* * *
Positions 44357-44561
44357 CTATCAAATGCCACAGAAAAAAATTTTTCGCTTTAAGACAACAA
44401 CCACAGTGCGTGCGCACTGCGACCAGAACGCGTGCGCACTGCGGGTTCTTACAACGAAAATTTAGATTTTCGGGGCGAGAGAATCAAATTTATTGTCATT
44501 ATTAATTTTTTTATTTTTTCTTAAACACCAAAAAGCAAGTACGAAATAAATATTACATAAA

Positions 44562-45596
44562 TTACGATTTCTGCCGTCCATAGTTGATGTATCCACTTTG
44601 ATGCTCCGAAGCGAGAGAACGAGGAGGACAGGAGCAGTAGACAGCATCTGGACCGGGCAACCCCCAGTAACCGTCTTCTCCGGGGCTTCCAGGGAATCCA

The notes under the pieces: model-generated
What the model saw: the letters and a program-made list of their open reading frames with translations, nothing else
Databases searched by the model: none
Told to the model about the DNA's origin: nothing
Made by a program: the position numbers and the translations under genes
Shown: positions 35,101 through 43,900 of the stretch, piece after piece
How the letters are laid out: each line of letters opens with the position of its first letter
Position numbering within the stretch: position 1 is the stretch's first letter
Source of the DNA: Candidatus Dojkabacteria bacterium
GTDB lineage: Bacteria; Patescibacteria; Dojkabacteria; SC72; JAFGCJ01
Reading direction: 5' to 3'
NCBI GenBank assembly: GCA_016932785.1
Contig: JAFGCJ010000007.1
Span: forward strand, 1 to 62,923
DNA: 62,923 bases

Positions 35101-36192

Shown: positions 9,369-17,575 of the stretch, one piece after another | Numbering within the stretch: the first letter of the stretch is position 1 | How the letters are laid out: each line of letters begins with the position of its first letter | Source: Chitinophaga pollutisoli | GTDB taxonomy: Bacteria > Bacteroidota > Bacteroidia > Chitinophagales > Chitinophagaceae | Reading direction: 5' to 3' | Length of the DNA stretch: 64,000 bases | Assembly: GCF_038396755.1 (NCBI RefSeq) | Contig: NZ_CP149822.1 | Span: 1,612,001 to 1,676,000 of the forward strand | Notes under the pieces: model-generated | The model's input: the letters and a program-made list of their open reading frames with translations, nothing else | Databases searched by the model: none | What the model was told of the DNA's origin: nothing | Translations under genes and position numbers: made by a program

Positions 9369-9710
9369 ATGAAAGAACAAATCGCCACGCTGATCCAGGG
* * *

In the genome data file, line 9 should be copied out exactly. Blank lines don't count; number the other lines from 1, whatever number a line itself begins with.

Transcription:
What the model saw: the letters and a program-made list of their open reading frames with translations, nothing else